A few days later we arrived home, and the next morning seeing MiMi's empty bed brought tears once again. I knew it was going to take a while to get over this. I decided to take the bed down, and rearrange the room, so I wouldn't remember her every-time I walk in. I tried to disassemble it as little as possible, so I could put it back up quickly again when and if I need too. I cried as I took down the bed. Angel-Leah sat with me, and told me she loved me and she was sorry for me. Then she and I moved some of the furniture around so there wouldn't be an empty space.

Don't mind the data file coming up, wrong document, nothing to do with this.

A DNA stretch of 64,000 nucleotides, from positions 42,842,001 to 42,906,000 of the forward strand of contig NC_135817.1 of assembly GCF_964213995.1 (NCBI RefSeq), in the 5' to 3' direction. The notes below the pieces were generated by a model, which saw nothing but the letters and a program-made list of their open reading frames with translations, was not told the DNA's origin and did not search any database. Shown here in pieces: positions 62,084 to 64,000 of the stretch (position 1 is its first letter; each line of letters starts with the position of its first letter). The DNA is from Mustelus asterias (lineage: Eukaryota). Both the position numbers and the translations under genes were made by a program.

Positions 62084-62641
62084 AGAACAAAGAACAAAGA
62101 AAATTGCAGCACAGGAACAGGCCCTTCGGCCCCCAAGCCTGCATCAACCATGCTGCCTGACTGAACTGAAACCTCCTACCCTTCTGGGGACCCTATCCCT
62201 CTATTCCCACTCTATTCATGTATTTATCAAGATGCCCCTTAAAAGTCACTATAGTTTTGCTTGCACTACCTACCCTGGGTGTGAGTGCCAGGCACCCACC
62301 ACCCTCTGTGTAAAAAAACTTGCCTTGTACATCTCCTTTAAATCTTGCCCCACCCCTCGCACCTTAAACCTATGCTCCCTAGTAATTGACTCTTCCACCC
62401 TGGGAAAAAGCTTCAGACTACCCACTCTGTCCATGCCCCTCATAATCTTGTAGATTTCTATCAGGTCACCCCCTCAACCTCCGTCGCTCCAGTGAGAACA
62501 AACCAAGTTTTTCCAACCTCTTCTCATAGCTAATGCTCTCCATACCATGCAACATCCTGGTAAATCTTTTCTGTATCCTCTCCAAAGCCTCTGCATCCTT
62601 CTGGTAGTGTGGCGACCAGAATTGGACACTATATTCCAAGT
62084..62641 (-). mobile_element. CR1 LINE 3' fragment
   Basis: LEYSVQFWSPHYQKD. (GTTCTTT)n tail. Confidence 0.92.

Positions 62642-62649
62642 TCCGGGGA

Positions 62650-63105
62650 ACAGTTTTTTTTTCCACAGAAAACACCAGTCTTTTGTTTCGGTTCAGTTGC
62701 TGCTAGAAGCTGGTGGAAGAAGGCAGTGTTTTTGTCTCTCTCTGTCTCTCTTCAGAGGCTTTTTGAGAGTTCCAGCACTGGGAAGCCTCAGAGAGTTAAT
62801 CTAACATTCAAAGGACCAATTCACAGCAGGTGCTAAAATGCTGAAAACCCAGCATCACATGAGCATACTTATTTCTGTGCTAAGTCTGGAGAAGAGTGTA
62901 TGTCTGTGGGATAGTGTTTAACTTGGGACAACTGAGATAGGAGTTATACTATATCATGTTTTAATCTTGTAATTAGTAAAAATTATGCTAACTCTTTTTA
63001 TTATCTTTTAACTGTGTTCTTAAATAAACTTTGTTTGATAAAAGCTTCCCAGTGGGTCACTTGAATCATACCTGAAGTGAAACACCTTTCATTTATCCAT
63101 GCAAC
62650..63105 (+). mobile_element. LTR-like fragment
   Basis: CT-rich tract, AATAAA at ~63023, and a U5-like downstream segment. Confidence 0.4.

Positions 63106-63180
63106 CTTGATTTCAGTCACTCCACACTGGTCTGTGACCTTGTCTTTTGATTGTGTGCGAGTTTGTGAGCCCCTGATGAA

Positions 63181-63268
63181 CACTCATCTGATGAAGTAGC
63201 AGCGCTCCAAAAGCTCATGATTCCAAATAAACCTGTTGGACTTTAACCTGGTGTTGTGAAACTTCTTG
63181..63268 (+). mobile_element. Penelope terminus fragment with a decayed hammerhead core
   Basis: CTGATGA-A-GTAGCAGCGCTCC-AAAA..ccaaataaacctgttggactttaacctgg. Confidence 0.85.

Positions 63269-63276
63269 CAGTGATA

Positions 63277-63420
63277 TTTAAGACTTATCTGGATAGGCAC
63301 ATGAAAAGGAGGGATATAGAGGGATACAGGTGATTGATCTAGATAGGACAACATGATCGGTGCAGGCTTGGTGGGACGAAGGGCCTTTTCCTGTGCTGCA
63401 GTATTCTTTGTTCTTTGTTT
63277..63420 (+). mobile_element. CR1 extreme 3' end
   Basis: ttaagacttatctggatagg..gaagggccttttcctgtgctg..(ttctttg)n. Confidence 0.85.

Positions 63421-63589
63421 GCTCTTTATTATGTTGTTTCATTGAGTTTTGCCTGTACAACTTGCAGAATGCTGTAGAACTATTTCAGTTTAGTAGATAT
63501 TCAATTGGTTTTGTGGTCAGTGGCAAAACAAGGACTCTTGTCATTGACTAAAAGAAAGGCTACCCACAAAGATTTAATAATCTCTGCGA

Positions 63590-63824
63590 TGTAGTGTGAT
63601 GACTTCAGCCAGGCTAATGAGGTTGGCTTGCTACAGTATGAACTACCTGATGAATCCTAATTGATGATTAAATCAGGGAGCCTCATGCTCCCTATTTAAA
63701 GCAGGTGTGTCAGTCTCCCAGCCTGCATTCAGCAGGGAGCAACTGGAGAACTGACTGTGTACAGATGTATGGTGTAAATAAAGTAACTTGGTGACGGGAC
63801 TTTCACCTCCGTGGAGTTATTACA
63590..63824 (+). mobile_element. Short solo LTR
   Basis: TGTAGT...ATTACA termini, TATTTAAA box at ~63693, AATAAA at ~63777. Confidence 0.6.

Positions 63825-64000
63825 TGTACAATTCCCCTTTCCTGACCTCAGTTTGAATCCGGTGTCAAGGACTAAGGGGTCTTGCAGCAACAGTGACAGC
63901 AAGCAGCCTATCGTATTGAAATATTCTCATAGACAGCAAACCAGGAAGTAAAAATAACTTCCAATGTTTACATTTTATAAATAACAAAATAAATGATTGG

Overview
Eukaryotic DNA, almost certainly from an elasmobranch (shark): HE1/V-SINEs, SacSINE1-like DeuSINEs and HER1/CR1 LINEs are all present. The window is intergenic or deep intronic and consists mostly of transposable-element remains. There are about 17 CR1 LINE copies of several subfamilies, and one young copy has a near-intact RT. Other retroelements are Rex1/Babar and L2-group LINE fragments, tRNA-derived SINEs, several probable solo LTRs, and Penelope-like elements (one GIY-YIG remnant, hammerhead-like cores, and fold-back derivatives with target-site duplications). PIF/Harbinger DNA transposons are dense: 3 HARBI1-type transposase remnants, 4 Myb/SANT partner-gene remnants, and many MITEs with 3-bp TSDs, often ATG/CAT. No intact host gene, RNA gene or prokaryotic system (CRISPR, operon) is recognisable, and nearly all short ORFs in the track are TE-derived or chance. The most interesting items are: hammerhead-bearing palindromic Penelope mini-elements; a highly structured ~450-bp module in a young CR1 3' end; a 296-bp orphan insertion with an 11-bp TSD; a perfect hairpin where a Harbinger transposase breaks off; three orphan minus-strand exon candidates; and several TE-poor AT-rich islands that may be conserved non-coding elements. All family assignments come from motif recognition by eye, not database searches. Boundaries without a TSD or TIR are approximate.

As I fed them lunch, MiMi's great grandmother called me. She said she wanted to give me an update. She said MiMi cried for three nights, but it seems to be getting better. She says she was playing now on her own. She told me some more of the things they are doing, and that they were going to the beach that day. I told her that as I was trying to get MiMi prepared to go live with them, I told her Nana was going to take her to a water park, and that she was excited about that, because she loved the one here in Grandview so much. So I suggested she use those words, and she said she would. She told me she loved me for all I had done for her great grand daughter, and that she would call me often, and send me pictures very soon.
Thanks to everyone who prayed for us. We continue to need the prayers.